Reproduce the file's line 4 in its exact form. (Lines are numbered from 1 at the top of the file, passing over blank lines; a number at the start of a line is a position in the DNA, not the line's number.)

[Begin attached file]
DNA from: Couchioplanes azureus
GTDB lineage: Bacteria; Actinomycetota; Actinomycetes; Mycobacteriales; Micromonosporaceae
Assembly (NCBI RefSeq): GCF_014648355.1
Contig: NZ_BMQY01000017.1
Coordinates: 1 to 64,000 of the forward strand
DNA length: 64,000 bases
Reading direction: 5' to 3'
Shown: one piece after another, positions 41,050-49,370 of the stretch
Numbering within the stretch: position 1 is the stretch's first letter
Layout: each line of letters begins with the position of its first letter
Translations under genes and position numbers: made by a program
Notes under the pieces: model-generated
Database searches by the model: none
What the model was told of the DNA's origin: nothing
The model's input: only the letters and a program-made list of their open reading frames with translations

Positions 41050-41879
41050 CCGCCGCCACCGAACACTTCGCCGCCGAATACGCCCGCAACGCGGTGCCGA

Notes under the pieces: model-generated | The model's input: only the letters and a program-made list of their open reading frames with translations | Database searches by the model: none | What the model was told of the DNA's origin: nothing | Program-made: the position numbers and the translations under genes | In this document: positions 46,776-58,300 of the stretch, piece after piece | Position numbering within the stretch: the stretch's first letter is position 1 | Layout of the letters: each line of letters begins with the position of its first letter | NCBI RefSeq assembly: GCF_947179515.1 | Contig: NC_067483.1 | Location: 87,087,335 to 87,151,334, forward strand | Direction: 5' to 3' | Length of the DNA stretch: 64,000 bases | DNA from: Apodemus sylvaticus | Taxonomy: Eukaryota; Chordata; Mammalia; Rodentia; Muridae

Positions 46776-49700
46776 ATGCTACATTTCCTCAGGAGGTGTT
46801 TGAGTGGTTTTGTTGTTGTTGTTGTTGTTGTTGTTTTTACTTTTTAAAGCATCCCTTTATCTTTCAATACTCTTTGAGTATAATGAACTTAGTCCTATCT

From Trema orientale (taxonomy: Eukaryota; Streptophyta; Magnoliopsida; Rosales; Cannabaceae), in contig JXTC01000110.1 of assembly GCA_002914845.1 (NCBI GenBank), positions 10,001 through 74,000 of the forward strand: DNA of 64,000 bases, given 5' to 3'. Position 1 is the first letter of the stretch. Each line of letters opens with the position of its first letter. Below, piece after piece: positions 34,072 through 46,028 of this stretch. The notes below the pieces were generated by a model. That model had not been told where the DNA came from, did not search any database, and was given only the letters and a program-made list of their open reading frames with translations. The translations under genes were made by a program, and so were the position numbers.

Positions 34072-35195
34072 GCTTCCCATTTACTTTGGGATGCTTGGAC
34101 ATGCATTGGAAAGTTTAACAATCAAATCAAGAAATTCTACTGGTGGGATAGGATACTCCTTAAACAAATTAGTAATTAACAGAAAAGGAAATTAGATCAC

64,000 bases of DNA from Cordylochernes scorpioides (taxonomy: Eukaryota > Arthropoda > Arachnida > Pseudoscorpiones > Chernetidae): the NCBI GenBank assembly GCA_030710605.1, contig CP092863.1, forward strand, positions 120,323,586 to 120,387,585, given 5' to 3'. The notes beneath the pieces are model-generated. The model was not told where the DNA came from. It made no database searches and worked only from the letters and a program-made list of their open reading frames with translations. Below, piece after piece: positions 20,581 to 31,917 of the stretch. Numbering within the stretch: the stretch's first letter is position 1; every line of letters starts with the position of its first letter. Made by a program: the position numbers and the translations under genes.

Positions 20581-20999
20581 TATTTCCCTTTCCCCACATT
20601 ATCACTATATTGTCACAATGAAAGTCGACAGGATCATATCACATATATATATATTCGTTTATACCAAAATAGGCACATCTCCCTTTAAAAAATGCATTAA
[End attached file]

Contig: NZ_BMQY01000017.1